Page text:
Ajami makes a pitiful plea for Obama and the US to go back to imagining that Osama Bin Laden is ten feet tall and that we are still plunged into a fateful confrontation with a new Soviet Union-type threat. In fact, al-Qaeda was a small, clever terrorist organization that has been largely if not completely disrupted. Further bankrupting the country by exaggerating its importance makes no sense to anyone who doesn't get millions of dollars in consulting fees as a"terrorism expert." This is not to say that al-Qaeda or other groups of that sort are not dangerous or should not be fought. It is to say that they are not the end-all and be-all of American foreign policy, however much Ajami would like them to be.

Ajami keeps warning us against the return of the Clinton age, as though peace and prosperity were bad and we should be nostalgic for the cataclysmic Bush era.

Let the Middle East get to democracy as Brazil and the Czech Republic and Taiwan have. We live in the age of the Third Wave of demoratization, not in 1945. We know the paths by which advances are made in our own time. Ajami's ways are those of another, darker era, and his aspirations, of playing comprador or dragoman to a friendly enlightened emperor, belong to an imperial epoch that is long past.

Ajami and his fellow travelers have gone a large way toward destroying everything good about the United States. If he wants to be a democratic revolutionary, let him emulate the real Tom Paine and go back to the Middle East and agitate for democracy there, instead of lolling about on the emoluments of the Hoover Institution in perilous Palo Alto. Tom Paine did not actually have the Empire's armies marching alongside him, and neither should Ajami expect to. Even less should he expect the rest of us to go on frittering away billions that we do not even have on his fantastic project of making fourth-world countries into advanced democracies at the point of a bayonet.

One of the most delightful things about January 20 is that it marked the end of a long Dark Age in which persons with Ajami's views had the ear of power in Washington.




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art eckstein - 2/14/2009

Oh, NO--Not SHAHAK AGAIN!

Omar, you CANNOT employ a source that has been proven to be a liar, as Shahak has more than once on HNN. This is basic historiographical method.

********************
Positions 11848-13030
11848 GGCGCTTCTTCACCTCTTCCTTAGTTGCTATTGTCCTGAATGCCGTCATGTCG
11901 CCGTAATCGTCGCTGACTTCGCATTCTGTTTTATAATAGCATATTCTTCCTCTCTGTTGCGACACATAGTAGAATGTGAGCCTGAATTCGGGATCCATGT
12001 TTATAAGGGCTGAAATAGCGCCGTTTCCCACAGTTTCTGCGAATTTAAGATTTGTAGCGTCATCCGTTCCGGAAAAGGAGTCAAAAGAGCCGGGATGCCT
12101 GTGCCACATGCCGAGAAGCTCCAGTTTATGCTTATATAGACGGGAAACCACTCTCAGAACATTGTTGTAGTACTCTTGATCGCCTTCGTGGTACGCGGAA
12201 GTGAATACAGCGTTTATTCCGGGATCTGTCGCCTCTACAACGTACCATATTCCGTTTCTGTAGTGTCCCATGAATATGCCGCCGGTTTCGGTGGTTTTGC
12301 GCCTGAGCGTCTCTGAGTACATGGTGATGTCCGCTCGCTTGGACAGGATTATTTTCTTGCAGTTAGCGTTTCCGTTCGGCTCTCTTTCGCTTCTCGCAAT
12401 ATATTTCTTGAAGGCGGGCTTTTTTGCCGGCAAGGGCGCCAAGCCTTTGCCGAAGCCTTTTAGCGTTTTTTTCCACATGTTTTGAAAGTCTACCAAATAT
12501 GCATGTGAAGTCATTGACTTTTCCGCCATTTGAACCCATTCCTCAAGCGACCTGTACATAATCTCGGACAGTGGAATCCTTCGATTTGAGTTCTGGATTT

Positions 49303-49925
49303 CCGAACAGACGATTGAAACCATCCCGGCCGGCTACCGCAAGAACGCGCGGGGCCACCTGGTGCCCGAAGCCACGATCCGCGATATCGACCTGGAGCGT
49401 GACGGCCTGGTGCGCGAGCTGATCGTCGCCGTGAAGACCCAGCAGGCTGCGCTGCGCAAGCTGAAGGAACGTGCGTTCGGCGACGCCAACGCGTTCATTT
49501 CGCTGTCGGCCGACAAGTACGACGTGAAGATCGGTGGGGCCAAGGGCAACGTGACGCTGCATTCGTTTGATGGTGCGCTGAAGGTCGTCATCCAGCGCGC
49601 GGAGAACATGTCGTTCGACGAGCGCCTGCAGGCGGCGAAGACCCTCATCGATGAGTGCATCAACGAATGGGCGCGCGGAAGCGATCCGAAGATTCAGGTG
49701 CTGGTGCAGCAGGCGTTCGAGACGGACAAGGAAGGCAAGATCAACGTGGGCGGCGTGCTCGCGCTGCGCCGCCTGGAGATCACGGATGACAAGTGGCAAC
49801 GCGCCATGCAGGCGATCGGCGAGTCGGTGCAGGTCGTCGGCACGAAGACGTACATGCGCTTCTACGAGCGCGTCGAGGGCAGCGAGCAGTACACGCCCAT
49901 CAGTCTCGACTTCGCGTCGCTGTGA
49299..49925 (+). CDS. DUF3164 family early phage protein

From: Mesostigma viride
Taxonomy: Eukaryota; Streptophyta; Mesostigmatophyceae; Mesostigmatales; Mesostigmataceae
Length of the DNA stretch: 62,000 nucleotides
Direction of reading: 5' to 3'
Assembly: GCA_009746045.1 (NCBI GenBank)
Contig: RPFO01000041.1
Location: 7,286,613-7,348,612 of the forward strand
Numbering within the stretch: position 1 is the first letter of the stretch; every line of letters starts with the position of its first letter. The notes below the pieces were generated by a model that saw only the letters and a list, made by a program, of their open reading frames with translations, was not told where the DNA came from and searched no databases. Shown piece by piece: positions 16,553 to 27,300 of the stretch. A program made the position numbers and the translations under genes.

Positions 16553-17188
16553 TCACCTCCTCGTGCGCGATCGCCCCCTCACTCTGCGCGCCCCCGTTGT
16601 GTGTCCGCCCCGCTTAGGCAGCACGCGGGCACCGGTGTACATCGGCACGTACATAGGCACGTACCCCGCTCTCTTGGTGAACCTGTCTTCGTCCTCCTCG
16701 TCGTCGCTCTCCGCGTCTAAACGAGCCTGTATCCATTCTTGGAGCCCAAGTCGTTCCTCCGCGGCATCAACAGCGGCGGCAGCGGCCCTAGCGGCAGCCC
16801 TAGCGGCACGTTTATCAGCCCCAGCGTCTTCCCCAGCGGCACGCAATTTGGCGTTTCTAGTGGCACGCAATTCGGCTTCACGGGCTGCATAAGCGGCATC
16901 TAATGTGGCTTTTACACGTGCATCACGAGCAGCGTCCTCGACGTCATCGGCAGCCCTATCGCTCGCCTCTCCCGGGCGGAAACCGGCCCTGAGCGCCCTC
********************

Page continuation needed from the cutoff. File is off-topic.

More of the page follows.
N. Friedman - 2/14/2009

1. Strike the language near the outset that reads: "Two points:"

2. Strike the language that reads: "Well, it depends on what that means. If it means that the choice, at the start, ought to be for all to work together."

Substitute: Well, it depends on what that means. If it means that the choice, at the start, ought to be for all to work together, that is fine.\

Delete the following: "No. I have no problem with Mexicans migrating to the US, so long as it is through legal channels. There is, however, already a country here. So, the analogy you raise does not hold. In historic Palestine, there was no country. So the issue was to find a way for all who lived there to build a country. The Arab side failed to recognize that - or, at least the most violent elements failed to recognize that and brought catastrophe to the Arab side."

Substitute: No. I have no problem with Mexicans migrating to the US, so long as it is through legal channels. There is, however, already an established government here. So, the analogy you raise does not hold. In historic Palestine, there was no established government. So the issue was to find a way for all who lived there to build a nation. The Arab side failed to recognize that - or, at least the most violent elements failed to recognize that and brought catastrophe to the Arab side.


N. Friedman - 2/14/2009

Omar,

I am going to skip your bombastic manner of writing because, for a change, I think you have gone to the trouble to make a real argument.

You write: Am I, are readers, to understand from the above that: